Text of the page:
LAST week’s announcement from Jim Mather, the energy minister, giving the go-ahead for the new Beauly-Denny 400kV transmission line, following the longest-running public local inquiry since devolution, has brought to light major problems with the inquiry and decision-making process.
This process has led inexorably from a poor decision by Ofgem, the electricity regulator, to a disastrous decision by the Scottish Government. Surely, getting the right decision for the country should be paramount and the process should have some flexibility to achieve that?
The inquiry procedure seemed to make examination of some key issues almost impossible.
Crucial evidence from a key independent witness, Sir Donald Miller, was ruled out by Reporters, who said it could not be lodged late. Sir Donald, former chairman of ScottishPower, tried to put forward a detailed alternative, the “east coast” route, to demonstrate that the overhead Beauly-Denny line did not need to go ahead before 2020.
His evidence was essential to help make the case for the Beauly-Denny Landscape Group (BDLG) – a coalition of environmental organisations including the John Muir Trust – that there were alternative routes for transmitting power south that had not been properly considered.
It was the view of the environmental organisations that any mitigation along the overhead route, eg running it underground, would be inadequate and that the east coast alternative and/or subsea cables meant the line did not need to proceed.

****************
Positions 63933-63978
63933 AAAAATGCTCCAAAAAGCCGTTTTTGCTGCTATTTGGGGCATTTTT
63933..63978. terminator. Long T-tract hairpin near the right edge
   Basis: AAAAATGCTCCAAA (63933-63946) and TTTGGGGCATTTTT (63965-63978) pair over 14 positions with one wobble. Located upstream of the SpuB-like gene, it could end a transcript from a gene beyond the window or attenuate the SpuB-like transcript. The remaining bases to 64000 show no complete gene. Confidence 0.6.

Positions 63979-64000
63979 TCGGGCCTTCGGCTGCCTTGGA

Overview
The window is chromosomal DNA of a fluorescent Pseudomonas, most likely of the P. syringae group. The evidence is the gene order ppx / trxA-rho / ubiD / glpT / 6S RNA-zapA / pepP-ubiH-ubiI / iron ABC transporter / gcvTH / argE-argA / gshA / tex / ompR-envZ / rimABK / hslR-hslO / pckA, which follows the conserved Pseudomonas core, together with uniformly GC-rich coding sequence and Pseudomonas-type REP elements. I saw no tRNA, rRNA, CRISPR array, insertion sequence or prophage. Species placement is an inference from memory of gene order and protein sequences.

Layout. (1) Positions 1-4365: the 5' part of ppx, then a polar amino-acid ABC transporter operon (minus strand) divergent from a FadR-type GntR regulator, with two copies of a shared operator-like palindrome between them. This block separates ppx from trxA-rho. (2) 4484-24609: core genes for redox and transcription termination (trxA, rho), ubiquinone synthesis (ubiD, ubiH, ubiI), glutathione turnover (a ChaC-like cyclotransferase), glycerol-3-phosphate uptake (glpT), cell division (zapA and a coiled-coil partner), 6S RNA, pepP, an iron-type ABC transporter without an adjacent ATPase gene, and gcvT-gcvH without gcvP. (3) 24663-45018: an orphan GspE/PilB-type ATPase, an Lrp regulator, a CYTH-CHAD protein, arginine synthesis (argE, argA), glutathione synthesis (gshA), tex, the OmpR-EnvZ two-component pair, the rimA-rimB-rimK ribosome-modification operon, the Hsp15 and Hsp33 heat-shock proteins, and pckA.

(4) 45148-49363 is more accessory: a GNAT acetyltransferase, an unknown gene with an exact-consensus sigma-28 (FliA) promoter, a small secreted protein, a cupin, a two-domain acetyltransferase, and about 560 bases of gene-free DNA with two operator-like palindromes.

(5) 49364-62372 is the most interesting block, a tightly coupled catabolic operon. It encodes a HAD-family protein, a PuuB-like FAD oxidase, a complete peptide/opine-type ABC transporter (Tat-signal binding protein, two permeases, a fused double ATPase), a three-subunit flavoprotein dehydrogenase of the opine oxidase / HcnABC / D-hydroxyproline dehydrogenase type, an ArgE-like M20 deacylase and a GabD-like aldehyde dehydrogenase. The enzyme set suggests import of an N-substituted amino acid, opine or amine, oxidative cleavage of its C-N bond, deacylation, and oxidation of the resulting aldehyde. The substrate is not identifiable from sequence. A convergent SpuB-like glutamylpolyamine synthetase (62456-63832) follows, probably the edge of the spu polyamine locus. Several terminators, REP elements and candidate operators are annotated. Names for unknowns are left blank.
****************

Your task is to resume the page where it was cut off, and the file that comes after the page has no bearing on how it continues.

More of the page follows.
The government seems confused about whether Sir Donald’s evidence was considered after the inquiry. The minister has a duty to consider all relevant material submitted following the inquiry, and he stated in parliament that he had done so, including the “east coast option”. However, his own department’s letter to the developers said to allow consideration of this submission would have been unfair… and it had not been considered.
Certainly, a Scottish Government response to a legal submission from BDLG during the inquiry had categorically stated that the ministers did not consider that either the east coast or subsea option was a main alternative.
Another issue where there has been complete confusion has been whether the decision could require some undergrounding. Many months of objectors’ lives and thousands of pounds were spent making the case for undergrounding at the inquiry.
Then Mr Mather delivered a bombshell in parliament, saying: “We hear from a member who thinks that we have the power to dictate that undergrounding should happen. We do not.”
In that case, why was discussion of undergrounding not excluded from the inquiry?
This inquiry has demonstrated that the current planning process is not protecting wild land or our best-loved landscape areas. It is often suggested that, if anything, we have too much regulation protecting our natural heritage.
However, even our best landscapes do not have the regulatory protection that other aspects of nature, such as birds, species and habitats, have from European regulation.
Much of our wild land has no special protection. The Beauly-Denny inquiry clearly showed that representations on natural heritage were considered to be outweighed by claimed commercial gains – unless a statutory designation applied.
Today, the John Muir Trust is launching a campaign to ensure adequate protection for wild land so we don’t see another Beauly-Denny. If you want to help, visit www.jmt.org
Helen McDade is head of policy at the John Muir Trust and chairwoman of the Beauly-Denny Landscape Group